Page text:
Growing up as a cradle Presbyterian and a preacher’s kid, Presbyterianism was my sociocultural world. When my father got angry with me or my sister, he would often preface his remarks with the exasperated endearment, “Child of the covenant!”
The more I look at this text in chapter 15 and contemplate its placement in John’s Gospel, the more I come to believe that it is associated with the Lord’s Supper—and with the community gathered around Christ.
“Little children, let us love, not in word or speech, but in truth and action.” The author of 1 John invites us to put our love into action—to love with our lives. Love is a commandment: “love one another, just as [Jesus] has commanded us.” If we follow this commandment to love, then we are in communion with God: “All who obey his commandments abide in him, and he abides in them. And by this we know that he abides in us, by the Spirit that he has given us.”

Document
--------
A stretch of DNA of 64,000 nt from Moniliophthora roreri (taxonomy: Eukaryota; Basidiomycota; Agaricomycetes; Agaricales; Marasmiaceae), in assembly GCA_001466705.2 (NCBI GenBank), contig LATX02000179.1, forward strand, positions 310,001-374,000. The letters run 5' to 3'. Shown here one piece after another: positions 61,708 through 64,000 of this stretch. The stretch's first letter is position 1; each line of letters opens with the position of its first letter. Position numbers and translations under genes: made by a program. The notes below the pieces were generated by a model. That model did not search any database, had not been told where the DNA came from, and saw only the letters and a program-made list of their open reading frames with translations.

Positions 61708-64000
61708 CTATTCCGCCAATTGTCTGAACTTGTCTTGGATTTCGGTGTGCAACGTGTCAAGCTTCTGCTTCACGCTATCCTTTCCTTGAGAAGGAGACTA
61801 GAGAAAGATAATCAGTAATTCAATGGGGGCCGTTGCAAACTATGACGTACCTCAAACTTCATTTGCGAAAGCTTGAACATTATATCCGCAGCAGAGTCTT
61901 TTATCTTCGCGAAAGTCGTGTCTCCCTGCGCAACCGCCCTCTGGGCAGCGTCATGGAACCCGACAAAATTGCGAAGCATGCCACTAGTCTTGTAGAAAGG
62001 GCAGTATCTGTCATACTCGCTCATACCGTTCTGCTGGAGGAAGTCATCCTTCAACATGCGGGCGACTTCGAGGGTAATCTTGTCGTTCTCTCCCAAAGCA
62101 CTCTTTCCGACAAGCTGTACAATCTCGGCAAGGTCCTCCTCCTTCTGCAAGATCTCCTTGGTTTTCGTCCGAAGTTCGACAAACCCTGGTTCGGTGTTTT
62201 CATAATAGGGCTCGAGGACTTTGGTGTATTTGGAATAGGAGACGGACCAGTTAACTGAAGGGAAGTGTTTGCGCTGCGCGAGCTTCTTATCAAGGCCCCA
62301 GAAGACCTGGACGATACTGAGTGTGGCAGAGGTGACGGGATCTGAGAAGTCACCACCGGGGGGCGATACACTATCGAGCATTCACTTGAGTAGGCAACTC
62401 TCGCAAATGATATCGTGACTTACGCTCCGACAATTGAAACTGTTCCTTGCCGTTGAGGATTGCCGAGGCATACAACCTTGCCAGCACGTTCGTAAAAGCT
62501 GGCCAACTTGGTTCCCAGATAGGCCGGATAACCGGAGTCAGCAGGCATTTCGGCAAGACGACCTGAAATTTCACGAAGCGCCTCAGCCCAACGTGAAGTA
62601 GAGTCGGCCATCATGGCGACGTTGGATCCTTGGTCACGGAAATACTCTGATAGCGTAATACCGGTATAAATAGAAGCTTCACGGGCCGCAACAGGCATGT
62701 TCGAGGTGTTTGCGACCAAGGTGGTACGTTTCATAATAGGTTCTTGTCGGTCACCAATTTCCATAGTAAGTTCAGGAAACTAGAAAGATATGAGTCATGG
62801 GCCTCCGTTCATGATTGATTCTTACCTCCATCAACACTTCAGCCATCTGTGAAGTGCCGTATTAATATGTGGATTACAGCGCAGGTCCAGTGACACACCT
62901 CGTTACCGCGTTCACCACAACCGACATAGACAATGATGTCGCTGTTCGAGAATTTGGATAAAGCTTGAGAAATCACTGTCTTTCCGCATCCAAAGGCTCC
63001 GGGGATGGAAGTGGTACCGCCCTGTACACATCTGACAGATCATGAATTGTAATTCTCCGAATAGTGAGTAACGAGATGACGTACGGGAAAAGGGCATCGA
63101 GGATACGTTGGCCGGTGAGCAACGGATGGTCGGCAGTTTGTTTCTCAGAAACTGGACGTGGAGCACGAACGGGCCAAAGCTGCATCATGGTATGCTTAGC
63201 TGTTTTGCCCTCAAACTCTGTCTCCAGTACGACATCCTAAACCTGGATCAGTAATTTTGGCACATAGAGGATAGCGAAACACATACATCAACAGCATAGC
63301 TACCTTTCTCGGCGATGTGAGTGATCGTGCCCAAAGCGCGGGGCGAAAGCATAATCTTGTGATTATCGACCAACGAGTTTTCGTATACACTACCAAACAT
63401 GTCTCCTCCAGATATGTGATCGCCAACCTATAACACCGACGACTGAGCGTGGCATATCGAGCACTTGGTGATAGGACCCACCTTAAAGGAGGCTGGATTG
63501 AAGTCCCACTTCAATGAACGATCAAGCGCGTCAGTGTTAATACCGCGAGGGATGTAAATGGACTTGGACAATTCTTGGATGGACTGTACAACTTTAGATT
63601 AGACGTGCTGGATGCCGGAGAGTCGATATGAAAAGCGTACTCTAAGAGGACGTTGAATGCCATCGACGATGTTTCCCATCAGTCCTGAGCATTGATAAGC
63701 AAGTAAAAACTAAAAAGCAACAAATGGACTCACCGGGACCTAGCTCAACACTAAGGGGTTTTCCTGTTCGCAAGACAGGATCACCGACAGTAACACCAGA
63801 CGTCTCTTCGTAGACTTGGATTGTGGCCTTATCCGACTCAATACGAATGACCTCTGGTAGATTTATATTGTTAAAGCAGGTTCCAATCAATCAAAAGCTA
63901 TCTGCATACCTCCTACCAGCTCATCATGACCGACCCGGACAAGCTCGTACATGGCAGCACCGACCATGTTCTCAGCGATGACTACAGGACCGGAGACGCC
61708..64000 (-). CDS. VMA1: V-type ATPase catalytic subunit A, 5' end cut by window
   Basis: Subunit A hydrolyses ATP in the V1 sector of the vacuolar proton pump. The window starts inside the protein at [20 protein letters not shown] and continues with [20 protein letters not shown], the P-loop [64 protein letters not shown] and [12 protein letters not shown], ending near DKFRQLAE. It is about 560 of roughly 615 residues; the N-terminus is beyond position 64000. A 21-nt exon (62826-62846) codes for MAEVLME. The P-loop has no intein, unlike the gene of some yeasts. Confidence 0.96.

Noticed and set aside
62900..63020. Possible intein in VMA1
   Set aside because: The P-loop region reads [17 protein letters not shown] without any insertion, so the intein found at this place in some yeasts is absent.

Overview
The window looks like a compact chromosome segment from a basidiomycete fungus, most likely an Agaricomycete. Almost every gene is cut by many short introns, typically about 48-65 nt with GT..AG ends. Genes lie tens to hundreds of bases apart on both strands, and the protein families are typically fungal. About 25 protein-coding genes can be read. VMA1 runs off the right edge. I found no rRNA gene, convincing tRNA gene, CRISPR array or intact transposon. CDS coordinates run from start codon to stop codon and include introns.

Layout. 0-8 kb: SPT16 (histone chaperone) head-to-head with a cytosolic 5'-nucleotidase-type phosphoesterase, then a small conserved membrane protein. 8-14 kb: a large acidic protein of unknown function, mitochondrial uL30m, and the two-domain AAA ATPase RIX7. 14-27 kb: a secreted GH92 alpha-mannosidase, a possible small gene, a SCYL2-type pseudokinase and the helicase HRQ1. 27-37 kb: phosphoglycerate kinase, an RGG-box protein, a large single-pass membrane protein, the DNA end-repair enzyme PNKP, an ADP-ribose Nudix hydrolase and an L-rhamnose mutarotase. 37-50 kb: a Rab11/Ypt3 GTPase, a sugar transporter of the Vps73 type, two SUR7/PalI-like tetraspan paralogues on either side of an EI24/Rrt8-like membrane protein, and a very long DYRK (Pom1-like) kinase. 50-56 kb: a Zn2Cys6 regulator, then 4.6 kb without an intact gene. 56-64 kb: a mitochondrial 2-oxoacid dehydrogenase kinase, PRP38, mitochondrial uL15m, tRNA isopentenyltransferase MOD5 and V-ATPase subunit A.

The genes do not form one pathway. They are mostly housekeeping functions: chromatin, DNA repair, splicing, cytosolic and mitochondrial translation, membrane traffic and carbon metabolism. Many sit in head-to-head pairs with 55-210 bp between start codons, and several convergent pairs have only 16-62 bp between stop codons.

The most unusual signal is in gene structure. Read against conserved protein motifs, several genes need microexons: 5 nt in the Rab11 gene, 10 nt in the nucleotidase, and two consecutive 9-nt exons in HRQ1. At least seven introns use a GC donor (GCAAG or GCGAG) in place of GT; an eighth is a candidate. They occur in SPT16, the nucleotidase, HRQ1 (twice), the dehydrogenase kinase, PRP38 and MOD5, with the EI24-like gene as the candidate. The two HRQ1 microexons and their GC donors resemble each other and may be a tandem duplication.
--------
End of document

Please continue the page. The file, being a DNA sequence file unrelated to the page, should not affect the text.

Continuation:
A statistical projection is not a prediction, but if the number of Christians in Britain continues to decline at the current rate, there will be no more British Christians by 2067. Between 2001 and 2011 the church lost 5.3 million members—about 10,000 each week. The rate of decline in the Church of England is higher than that of other denominations. In one survey the numbers dropped from 40 percent of the population in 1983 to 29 percent in 2004 and just 17 percent last year. The decline in the Catholic Church is not as precipitous because of the influx of Catholic immigrants. Sometime in this century Muslims will outnumber Christians in Britain (Spectator, June 13).